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The Master of Confessions

Social science


by
Thierry Cruvellier

Book Details

Format: EPUB

Protection: DRM

Language: English

An Eichmann in Jerusalem for the Khmer Rouge, Thierry Cruvellier’s The Master of Confessions is a harrowing account of the trial of Duch, director of the regime’s most brutal prison. Cruvellier paints a startling portrait of a war criminal contending with his past.

The Khmer Rouge entered Phnom Penh on April 17, 1975. Led by their secret prime minister, Pol Pot, the Communist revolutionaries brutally seized Cambodia, established the totalitarian state known as Democratic Kampuchea, and isolated themselves from the rest of the world. When the Vietnamese invaded in 1979, the international community discovered that the regime had murdered approximately two million people: a third of these had been executed, the others had been starved or worked to death.

On February 17, 2009, Duch (pronounced “Doik”), who had served as the director of S-21, the regime’s primary center for interrogation and execution, stood trial for war crimes and crimes against humanity. The Master of Confessions builds around the mysterious Duch, who, unlike any other Khmer Rouge operative prosecuted for war crimes, took responsibility for his involvement in the crimes, apologized to the victims, and pleaded guilty. In a deft, suspenseful narrative, journalist and witness to the trial Thierry Cruvellier asks: Is Duch the deviant monster depicted by the prosecutor? Or is he the genuinely remorseful, born-again Christian he claims to be? Was he a pawn of his Khmer Rouge superiors? Is he now a man just trying to face up to his past?

Cruvellier both recounts this unique trial and delves into the history of the Khmer Rouge’s rule of terror, offering a psychologically penetrating and devastating look at the victims, the torturers, and the regime itself. Cruvellier captures the intense human drama of the trial as it unfolds—from ironic twists and banalities, to the illusions and disillusions of the players, and finally to a stunning coup de theatre. By offering readers a distinct view into the mind of a mass murderer, The Master of Confessions sheds light on one of the most storied genocides of our time.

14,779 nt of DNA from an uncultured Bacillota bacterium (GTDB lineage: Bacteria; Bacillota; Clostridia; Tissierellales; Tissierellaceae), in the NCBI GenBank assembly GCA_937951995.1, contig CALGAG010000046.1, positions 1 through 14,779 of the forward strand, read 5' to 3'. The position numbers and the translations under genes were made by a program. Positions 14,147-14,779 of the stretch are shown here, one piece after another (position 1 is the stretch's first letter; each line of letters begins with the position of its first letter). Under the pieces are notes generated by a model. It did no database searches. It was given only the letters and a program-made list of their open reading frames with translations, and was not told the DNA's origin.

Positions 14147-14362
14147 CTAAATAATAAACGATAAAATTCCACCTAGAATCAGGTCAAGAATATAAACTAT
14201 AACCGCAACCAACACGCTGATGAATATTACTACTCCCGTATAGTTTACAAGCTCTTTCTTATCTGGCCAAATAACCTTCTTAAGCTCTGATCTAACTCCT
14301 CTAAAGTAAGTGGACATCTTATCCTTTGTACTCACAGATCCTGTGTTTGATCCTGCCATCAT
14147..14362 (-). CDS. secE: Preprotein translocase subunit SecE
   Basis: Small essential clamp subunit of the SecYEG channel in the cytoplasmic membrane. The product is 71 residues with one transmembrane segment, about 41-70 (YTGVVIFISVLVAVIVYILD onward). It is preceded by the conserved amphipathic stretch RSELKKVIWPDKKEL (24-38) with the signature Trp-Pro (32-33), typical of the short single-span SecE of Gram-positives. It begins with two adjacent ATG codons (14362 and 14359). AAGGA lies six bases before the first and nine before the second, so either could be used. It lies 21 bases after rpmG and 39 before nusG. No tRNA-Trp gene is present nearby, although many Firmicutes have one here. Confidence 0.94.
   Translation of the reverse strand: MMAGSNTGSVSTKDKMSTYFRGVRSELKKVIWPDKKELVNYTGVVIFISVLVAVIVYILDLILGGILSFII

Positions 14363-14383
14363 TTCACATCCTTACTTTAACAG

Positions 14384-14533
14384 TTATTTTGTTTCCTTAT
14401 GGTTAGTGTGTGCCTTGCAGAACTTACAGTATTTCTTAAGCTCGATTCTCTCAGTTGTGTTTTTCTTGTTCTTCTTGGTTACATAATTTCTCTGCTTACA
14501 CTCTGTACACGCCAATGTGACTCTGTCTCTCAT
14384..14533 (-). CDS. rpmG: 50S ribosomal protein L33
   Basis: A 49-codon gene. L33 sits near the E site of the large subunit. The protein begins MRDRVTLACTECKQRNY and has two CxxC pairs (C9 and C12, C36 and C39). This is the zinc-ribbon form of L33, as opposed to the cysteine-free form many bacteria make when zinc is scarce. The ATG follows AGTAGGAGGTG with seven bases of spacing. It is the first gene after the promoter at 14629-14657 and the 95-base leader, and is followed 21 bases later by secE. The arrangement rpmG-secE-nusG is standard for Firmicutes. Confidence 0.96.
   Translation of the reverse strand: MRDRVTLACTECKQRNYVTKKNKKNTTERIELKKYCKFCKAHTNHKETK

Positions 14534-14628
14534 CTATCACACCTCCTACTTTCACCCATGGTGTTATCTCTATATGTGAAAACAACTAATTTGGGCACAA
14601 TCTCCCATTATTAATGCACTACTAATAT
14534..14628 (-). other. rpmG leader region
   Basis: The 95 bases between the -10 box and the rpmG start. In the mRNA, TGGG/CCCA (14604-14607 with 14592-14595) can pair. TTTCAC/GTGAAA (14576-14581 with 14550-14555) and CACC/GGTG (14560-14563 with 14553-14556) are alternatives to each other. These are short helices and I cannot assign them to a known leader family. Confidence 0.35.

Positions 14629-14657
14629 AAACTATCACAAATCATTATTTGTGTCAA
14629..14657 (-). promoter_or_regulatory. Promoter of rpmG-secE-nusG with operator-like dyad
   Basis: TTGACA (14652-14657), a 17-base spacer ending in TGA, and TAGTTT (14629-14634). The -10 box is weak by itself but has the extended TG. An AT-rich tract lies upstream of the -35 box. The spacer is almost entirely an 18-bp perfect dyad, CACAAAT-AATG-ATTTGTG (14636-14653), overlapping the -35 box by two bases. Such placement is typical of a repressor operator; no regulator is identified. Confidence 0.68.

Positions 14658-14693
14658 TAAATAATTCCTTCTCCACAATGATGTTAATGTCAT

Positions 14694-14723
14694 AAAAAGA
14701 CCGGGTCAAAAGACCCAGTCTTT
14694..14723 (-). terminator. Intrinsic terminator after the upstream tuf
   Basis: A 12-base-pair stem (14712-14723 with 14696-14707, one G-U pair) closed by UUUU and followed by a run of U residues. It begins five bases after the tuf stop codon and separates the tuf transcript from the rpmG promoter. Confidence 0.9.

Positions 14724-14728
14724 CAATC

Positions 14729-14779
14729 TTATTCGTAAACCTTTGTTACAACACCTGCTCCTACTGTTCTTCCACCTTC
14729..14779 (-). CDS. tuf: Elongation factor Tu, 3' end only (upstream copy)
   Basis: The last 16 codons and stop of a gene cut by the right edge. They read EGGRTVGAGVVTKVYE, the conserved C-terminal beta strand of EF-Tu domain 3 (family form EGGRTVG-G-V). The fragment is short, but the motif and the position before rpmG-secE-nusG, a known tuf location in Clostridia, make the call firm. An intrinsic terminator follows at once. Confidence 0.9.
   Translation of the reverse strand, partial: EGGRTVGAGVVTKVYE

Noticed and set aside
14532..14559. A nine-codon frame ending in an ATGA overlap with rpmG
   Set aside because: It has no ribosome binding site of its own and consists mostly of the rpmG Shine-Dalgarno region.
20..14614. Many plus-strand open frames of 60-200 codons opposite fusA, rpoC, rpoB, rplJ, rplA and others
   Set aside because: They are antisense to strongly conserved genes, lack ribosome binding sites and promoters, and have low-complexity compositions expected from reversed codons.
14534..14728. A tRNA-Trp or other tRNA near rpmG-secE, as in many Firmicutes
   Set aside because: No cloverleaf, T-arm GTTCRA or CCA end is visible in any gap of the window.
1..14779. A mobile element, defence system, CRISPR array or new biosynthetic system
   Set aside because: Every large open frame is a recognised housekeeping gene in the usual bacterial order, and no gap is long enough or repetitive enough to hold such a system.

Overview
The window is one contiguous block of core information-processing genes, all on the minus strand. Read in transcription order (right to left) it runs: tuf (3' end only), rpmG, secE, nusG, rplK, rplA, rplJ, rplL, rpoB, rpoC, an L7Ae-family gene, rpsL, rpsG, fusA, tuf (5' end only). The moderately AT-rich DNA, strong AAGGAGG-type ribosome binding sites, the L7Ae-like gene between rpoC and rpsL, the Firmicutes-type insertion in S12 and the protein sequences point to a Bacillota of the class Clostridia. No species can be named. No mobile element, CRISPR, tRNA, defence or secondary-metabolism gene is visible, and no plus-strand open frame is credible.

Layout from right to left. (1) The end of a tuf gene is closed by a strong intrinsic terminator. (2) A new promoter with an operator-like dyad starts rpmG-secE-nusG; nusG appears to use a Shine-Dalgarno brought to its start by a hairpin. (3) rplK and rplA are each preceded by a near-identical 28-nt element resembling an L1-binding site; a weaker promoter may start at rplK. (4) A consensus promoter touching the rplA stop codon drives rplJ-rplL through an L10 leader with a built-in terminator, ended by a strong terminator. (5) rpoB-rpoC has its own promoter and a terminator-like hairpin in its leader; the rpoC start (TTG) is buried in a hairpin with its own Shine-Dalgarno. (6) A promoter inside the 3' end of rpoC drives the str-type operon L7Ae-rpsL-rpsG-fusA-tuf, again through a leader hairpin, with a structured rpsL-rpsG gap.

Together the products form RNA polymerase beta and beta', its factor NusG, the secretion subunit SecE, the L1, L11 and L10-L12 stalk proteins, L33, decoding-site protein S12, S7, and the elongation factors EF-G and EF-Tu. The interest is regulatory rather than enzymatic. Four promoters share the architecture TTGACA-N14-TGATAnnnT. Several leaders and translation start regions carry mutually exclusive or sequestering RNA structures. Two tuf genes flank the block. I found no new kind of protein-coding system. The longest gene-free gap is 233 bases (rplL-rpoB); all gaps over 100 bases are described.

Duch was sentenced to life imprisonment by the Extraordinary Chambers in the Courts of Cambodia in February 2012.

An Eichmann in Jerusalem for the Khmer Rouge, Thierry Cruvellier’s The Master of Confessions is a harrowing account of the trial of Duch, director of the regime’s most brutal prison. Cruvellier paints a startling portrait of a war criminal contending with his past.

The Khmer Rouge entered Phnom Penh on April 17, 1975. Led by their secret prime minister, Pol Pot, the Communist revolutionaries brutally seized Cambodia, established the totalitarian state known as Democratic… (more)

An Eichmann in Jerusalem for the Khmer Rouge, Thierry Cruvellier’s The Master of Confessions is a harrowing account of the trial of Duch, director of the regime’s most brutal prison. Cruvellier paints a startling portrait of a war criminal contending with his past.

The Khmer Rouge entered Phnom Penh on April 17, 1975. Led by their secret prime minister, Pol Pot, the Communist revolutionaries brutally seized Cambodia, established the totalitarian state known as Democratic Kampuchea, and isolated themselves from the rest of the world. When the Vietnamese invaded in 1979, the international community discovered that the regime had murdered approximately two million people: a third of these had been executed, the others had been starved or worked to death.

On February 17, 2009, Duch (pronounced “Doik”), who had served as the director of S-21, the regime’s primary center for interrogation and execution, stood trial for war crimes and crimes against humanity. The Master of Confessions builds around the mysterious Duch, who, unlike any other Khmer Rouge operative prosecuted for war crimes, took responsibility for his involvement in the crimes, apologized to the victims, and pleaded guilty. In a deft, suspenseful narrative, journalist and witness to the trial Thierry Cruvellier asks: Is Duch the deviant monster depicted by the prosecutor? Or is he the genuinely remorseful, born-again Christian he claims to be? Was he a pawn of his Khmer Rouge superiors? Is he now a man just trying to face up to his past?

Cruvellier both recounts this unique trial and delves into the history of the Khmer Rouge’s rule of terror, offering a psychologically penetrating and devastating look at the victims, the torturers, and the regime itself. Cruvellier captures the intense human drama of the trial as it unfolds—from ironic twists and banalities, to the illusions and disillusions of the players, and finally to a stunning coup de theatre. By offering readers a distinct view into the mind of a mass murderer, The Master of Confessions sheds light on one of the most storied genocides of our time.

Duch was sentenced to life imprisonment by the Extraordinary Chambers in the Courts of Cambodia in February 2012.

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